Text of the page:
There are two important things to know about charging lead acid batteries.
- There is very very deep and arcane* magic involved, without the knowledge of you are doomed to miserable failure. (*But not necessarily dark).
- The magic has been very well investigated over 100+ years and there are exponents of the deep and arcane arts willing to share with you most (not all) of the secrets. If you are serious about your quest you should avail yourself of their expertise. If not, just take the red pill.
If you read what the masters say and follow it, your battery's life, and maybe your own as well, will be a long and successful one.
If you fail to diligently study the advice of the masters then you may get lucky. But, probably not.
Below I point you to the beginnings of your lead-acid journey, but as I do so I'll note:
Starting with "A Car Battery" [tm] is not the ideal way to meet your objectives. While it is possible to make a car battery last much longer than it would have without suitable care, it will not last anywhere near as long as batteries made for the task that you have in mind.
Car batteries may tend to contain stuff like antimony - because it makes them more resistant to physical abuse. Batteries that wish to live long and prosper (but that are less worried about mechanical abuse) may contain calcium because eg of its effect on self discharge rate .
It is unlikely that you will buy an off the shelf charger that really does what you want unless the sales pitch/blurb specs spell out that it does what you want in some detail. Most chargers are liable to do the basic charging thing and may be designed to "float" the battery. Any thought of equalization / topping cycles et al are usually far from their minds, as sales rather than performance are a priority.
Good does not have to be horrendously expensive (but can be). But, incredibly cheap is also usually "cheap and cheerful".
Here is a superb starting place:
How Lead Acid Batteries Work by Constantin Von Wentzell.
Note that his interest is "Marine Batteries" for use in his boat. The usage patterns of his application differ from yours.
His: fast charge, deep, often daily discharges, float when charged versus,
Yours: long term float with occasional deep discharges.(). Despite this he has much to say that is useful and valid.
If you read outside this page you will see that he started his investigations due to very bad advice given by a person whose positions in the industry would lead you to expect his advice to be good. But it isn't. ie "appeal to authority" is risky. Accept that an expert should know much, but also use your brain and consult multiple experts.
This site was referred to by a stack exchange member today - I has not seen it before [This is such a good page that it is plagiarized in many other places to help vend ads. If you see it elsewhere be sure not to buy the products advertised.)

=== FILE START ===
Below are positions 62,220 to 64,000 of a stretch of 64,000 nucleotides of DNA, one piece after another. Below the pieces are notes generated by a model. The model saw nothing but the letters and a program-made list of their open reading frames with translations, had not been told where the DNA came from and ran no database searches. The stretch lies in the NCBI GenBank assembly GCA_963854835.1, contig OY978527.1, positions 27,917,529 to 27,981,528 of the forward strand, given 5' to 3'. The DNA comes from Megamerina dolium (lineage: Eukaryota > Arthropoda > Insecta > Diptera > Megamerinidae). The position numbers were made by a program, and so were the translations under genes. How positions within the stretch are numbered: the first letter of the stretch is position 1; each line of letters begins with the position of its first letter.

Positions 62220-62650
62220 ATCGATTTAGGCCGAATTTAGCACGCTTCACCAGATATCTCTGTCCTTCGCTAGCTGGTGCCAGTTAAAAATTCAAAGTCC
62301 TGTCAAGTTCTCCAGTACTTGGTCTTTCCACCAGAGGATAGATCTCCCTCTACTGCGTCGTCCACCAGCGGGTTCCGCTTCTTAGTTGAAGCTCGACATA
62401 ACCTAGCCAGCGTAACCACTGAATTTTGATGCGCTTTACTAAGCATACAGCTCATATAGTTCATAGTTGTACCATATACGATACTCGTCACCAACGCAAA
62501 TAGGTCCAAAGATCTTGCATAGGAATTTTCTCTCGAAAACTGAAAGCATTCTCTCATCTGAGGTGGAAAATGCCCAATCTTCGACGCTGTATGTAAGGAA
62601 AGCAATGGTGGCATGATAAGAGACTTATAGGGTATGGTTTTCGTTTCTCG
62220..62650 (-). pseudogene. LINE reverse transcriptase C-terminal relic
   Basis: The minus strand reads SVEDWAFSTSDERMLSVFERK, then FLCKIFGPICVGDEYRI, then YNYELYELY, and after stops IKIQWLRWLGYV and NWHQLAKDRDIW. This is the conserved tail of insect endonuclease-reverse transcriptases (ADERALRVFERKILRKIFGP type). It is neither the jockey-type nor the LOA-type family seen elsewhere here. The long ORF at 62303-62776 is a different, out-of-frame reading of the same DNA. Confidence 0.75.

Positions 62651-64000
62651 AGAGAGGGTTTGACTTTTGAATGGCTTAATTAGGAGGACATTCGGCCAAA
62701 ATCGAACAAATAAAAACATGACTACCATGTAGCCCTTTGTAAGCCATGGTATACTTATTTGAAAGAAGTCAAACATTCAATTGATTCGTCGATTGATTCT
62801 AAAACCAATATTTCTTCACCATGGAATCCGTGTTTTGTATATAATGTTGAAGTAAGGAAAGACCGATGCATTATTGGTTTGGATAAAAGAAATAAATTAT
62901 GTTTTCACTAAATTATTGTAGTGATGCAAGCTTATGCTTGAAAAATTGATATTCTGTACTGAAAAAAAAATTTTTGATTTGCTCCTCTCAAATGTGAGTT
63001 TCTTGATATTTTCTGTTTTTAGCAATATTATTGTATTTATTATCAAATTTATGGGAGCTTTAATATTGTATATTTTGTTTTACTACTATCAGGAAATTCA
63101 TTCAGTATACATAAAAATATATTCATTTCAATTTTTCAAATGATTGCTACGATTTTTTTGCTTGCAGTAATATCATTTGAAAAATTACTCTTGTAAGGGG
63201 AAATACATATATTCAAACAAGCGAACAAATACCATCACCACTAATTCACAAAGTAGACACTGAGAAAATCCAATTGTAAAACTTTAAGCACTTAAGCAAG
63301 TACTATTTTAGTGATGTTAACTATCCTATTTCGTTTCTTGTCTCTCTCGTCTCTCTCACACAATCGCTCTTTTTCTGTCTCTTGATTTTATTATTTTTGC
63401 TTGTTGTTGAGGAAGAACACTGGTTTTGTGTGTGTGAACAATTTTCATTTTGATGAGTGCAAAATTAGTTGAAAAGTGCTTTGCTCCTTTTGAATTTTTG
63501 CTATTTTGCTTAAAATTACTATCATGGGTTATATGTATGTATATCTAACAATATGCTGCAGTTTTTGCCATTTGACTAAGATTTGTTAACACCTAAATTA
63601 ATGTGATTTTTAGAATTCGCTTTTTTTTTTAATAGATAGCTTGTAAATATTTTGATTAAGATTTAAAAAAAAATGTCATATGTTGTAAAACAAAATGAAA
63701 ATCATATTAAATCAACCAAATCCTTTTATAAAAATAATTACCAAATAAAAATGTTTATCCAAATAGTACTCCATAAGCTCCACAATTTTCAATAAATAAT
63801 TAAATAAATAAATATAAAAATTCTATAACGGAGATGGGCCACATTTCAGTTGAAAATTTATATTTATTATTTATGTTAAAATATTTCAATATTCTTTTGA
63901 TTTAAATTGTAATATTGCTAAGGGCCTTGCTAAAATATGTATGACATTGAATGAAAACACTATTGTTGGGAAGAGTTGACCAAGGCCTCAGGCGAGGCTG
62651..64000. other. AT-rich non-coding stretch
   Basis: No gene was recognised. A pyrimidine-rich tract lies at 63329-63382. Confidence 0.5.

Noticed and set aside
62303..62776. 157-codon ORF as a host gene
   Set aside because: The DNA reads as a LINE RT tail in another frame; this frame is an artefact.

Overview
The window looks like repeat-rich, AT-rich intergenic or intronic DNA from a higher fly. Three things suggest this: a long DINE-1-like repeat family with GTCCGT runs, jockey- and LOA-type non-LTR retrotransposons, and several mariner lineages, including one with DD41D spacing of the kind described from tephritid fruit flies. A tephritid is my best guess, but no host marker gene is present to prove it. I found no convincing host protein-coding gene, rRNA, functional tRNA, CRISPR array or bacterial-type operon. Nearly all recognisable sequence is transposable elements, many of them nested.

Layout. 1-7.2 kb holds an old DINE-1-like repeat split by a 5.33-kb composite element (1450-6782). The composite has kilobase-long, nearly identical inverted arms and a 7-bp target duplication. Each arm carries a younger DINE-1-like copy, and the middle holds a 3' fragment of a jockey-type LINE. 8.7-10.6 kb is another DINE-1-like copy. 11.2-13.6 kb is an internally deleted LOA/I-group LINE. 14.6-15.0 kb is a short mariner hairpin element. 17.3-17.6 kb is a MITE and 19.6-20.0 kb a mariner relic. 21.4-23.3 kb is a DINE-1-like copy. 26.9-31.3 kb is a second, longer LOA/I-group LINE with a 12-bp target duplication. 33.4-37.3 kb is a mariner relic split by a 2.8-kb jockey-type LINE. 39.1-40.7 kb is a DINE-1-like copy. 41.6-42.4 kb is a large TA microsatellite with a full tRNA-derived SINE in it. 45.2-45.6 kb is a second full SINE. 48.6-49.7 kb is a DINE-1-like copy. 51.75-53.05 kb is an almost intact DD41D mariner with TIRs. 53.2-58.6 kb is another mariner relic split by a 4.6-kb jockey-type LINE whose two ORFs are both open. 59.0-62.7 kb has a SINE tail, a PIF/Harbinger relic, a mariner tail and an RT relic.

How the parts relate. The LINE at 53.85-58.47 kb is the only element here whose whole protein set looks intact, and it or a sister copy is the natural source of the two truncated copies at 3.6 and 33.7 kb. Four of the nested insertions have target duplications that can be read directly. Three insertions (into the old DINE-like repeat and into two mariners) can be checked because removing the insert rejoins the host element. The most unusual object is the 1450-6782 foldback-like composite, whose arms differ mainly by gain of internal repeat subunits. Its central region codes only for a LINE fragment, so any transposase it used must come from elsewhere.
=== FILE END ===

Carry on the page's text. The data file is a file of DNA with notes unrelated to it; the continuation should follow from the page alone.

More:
Follow the arrows and read. Once suitably informed have a look at the next level up. He has links there to a number of other good resources.
All battery roads lead to Battery University.
They don't know everything, & not everything they say is correct - but you may never notice the flaws! :-). A good site. ( They note: "Sponsored by Cadex batteries".)
You should glance at their top level Learn about batteries page to get a feel for the scope of the site, and then leap into.
Charging lead acid .
DO note the subject menu on the left side of the page.
From the above page:
Charge in a well-ventilated area. Hydrogen gas generated during charging is explosive.
Choose the appropriate charge program for flooded, gel and AGM batteries. Check manufacturer’s specifications on recommended voltage thresholds.
Charge lead acid batteries after each use to prevent sulfation. Do not store on low charge.
The plates of flooded batteries must always be fully submerged in electrolyte. Fill battery with distilled or de-ionized water to cover the plates if low. Tap water may be acceptable in some regions. Never add electrolyte.
Fill water level to designated level after charging.
Overfilling when the battery is empty can cause acid spillage.
Formation of gas bubbles in a flooded lead acid indicates that the battery is reaching full state-of-charge (hydrogen on negative plate and oxygen on positive plate).
Reduce float charge if the ambient temperature is higher than 29°C (85°F).
Do not allow a lead acid to freeze. An empty battery freezes sooner than one that is fully charged. Never charge a frozen battery.
Do not charge at temperatures above 49°C (120°F).
You could just buy a charger that claims to do all the things that these and other pages say a charger should do. But, you'd know a lot less :-).
Example of A plagiarising ad server ripping off this sites copyright material. And again more plagiarism and yet again.
Better: A site acting as if it is a search engine and accumulating related sites to try and sell ads - actually useful - Performs a service and no copyright infringement.